REDEMPTION SONG:
The Ballad of Joe Strummer

Chris Salewicz
Faber and Faber, Inc.
New York, 2007

 

RECOMMENDED VIEWING:
Key moments in Joe Strummer's live history

The Clash - "Police and Thieves" (1977)

The Clash - "The Magnificent Seven" (1981)

The Pogues and Joe Strummer - "London Calling" (1988)

Joe Strummer & the Mescaleros - "I Fought the Law" (1999)

Joe Strummer & the Mescaleros - "Get Down Moses" (2002)

Joe Strummer & the Mescaleros with Mick Jones - "White Riot" and "London's Burning" (2002)

 


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Salewicz fulfills the book on Strummer

By NICK TAVARES
STATIC and FEEDBACK Editor

In Joe Strummer’s perfect world, everyone would lay their problems out on the table and dust them off without a second thought. It’s worth noting, though, that problems are present even in his perfect world.

As Chris Salewicz illustrates in Redemption Song: The Ballad of Joe Strummer, Strummer’s life was a series of contradictions. He rallied against the rich while the Clash did nothing to leave him in the poor house. He preached peace and love while letting his temper get the best of him from time to time. He believed that people should be true to themselves always, while openly admitted to occasionally “playing the part” of Joe Strummer onstage.

In order to paint a truly beautiful portrait, the artist must love his subject, and Salewicz, a longtime music journalist who grew up around the Clash, considered Strummer a friend. And because he respected Strummer as much as he did, he wasn’t afraid to include some less-than-flattering details. How Strummer almost incomprehensibly let Bernie Rhodes run the Clash into the ground, or how his habits sometimes led to bad decisions, were not taboo in Redemption Song. By the same token, Strummer’s stunning acts of generosity, including going to an ATM in order to randomly give a homeless man £200, or his insistence on signing every last autograph, were given the loving treatment they deserved.

No stone is left unturned in this chronology of Strummer’s life. From early days bouncing from spot to spot with his parents through boarding school, his brother’s suicide, busking in the streets, the 101’ers, the Clash, the wilderness and the thrilling, triumphant Mescaleros years, Salewicz is sure to clue the reader into every meaningful event and brings the readers as deep into Strummer’s psyche as possible.

Salewicz’s portrait does not set out to cast Strummer as a saint, but rather as a man, conflicted but ultimately trying his best to do what was right. As he writes, “[T]hose who knew him … knew he wasn’t Saint Joe. No, he was much more interesting than that. If you knew him, you loved him. But you’d be mad not to realize what a piece of work he could be.”

But, even with these and other issues, the most important facet of his character was that he was always, above all else, true to himself. He acknowledged his shortcomings, was always the first to admit being in the wrong, and constantly worked to be sure that his friends, family and fans, who had allowed him to leave the squats and live the life of the troubadour that he’d always dreamed, would be treated fairly and with respect. Strummer didn’t get off on being at a party at Lou Reed. He wanted to spend time with the bartender who drove a truck by day to pay the bills. He’d want to know how the line cook in the restaurant got by. He was the champion for the common man, and as such never saw himself as a celebrity or any sort of special person. Indeed, his fame and recognition always seemed to surprise him.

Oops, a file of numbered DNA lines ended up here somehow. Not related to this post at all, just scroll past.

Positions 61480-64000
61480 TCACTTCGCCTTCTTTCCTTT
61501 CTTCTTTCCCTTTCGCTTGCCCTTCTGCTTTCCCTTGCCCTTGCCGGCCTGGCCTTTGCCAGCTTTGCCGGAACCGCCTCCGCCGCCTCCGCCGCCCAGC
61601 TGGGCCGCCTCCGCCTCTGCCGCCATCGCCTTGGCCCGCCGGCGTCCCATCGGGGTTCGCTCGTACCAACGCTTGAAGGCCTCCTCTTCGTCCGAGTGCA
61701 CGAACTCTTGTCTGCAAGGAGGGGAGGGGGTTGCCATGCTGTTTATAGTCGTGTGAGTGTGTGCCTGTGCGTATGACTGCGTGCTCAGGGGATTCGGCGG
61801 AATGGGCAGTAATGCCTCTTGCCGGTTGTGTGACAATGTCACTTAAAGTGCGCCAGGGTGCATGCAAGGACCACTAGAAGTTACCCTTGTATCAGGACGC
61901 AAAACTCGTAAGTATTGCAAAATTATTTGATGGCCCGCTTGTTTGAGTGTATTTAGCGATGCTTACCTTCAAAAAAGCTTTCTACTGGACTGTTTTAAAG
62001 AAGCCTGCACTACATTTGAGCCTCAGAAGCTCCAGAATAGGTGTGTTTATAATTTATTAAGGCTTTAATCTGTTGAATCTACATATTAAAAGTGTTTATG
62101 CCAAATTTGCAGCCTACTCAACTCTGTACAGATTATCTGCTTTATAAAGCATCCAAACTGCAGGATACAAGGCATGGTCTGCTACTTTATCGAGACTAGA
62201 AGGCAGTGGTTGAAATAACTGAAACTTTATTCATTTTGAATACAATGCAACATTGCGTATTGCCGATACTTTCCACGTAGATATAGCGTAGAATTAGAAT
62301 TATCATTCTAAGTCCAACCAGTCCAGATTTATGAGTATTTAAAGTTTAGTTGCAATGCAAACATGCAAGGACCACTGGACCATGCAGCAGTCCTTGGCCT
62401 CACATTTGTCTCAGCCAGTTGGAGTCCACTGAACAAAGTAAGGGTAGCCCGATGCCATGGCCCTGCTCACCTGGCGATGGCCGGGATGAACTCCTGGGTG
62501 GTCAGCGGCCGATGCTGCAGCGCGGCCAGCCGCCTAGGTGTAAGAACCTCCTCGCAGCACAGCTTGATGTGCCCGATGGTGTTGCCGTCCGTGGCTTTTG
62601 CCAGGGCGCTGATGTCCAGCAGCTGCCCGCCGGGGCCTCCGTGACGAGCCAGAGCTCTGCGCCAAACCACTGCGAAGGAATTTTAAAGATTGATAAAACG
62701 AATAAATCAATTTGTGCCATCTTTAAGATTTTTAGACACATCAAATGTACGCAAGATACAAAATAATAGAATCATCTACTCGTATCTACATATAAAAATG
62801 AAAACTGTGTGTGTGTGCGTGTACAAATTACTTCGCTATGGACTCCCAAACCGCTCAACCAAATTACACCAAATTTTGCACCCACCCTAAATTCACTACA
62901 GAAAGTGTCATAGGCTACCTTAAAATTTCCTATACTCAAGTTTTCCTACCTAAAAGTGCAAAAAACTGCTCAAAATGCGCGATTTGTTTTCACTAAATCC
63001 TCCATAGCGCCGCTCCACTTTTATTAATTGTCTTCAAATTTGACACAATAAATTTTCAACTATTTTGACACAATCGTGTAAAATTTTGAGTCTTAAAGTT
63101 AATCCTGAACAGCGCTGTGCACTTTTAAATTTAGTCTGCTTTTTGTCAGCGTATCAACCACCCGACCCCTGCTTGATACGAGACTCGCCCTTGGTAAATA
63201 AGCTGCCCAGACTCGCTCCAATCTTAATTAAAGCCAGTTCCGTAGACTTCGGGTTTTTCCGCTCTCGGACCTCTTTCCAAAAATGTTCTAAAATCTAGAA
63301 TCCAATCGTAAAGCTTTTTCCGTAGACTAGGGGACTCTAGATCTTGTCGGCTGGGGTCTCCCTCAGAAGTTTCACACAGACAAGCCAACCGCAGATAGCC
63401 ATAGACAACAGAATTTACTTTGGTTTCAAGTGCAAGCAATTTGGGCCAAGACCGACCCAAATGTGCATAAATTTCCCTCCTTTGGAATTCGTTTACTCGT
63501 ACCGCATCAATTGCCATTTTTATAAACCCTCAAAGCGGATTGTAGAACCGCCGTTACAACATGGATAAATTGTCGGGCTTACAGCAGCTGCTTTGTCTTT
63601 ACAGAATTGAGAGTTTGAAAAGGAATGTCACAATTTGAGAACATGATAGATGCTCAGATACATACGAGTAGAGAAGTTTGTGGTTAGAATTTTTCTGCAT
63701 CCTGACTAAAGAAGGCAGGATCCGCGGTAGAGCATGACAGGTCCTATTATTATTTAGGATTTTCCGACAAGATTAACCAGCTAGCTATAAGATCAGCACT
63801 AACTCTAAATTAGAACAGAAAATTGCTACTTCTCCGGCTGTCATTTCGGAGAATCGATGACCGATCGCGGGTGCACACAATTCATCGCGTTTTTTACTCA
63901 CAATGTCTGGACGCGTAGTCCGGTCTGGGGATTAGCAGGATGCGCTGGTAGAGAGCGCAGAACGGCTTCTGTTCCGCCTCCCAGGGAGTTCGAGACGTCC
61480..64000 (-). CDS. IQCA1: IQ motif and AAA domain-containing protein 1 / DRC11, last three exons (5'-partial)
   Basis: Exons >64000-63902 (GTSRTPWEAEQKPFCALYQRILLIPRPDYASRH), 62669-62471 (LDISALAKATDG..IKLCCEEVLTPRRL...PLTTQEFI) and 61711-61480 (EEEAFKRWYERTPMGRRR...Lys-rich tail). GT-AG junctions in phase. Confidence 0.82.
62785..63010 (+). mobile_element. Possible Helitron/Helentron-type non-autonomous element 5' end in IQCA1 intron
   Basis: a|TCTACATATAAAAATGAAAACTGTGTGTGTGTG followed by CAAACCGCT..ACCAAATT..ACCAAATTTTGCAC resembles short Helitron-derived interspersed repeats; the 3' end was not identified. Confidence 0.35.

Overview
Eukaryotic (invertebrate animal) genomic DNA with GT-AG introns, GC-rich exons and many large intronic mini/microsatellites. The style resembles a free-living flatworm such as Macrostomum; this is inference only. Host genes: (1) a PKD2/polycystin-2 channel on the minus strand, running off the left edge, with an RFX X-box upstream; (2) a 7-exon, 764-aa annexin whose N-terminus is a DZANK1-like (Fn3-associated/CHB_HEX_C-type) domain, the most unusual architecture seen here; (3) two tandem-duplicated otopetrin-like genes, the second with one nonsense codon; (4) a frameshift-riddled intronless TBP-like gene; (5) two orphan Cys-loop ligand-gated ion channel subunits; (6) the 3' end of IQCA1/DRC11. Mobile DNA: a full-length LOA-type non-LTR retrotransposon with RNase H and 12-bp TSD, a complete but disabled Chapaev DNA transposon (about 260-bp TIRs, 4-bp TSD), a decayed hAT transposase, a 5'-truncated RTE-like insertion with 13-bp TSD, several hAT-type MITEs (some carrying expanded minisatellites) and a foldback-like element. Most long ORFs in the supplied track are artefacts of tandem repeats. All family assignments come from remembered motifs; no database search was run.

Though he obviously matured as an artist and a person as he grew older, what’s most revealing in this book is just how young Strummer lived until the end. Getting very little sleep while on the road in the later years of his life (reportedly four or five hours a night, tops), Strummer was committed to doing things right. Sign every autograph, give every interview, and keep the shows fresh and furious. Accounts of his shows with the Mescaleros were especially revealing:

...They crossed the Pennines to Liverpool, to perform at the Locax club the next day. If Joe needed reassurance, the Merseyside show was a critical hit; the Guardian reviewer wrote, “Strummer has a clutch of new material and a new skin-tight band. He leaves us with a ‘Tommy Gun’ so startling I drop my can of lager and grown men are seen to weep into the streets.” It was working.

Through it all, from dingy clubs opening for the Sex Pistols to Shea Stadium to campfires at Glastonberry, we get a complete picture of both Joe Strummer and his true self, John Mellor. Not just the rabble-rousing front man, but the individual fighting for the common man, the indie actor, the father, the husband and the self-conscious artist.

Strummer once described his guitar playing as all-or-nothing. He couldn’t do the “fiddledy-bits,” so he was either playing all six strings or none of them. True to Strummer himself, nothing was left aside in this account. Salewicz hits everything here, good, bad, and otherwise, leaving nothing to legend. He doesn’t jump around in an effort to create a slick, glossy sound, he hits every string with authority. It’s not always pretty, but with punk, rock ‘n’ roll, and Strummer, it was never supposed to be.

Want to buy this book? Buy it from these guys. They're good people and, importantly, not evil. Joe would've wanted it that way.

E-mail Nick Tavares at nick@staticandfeedback.com

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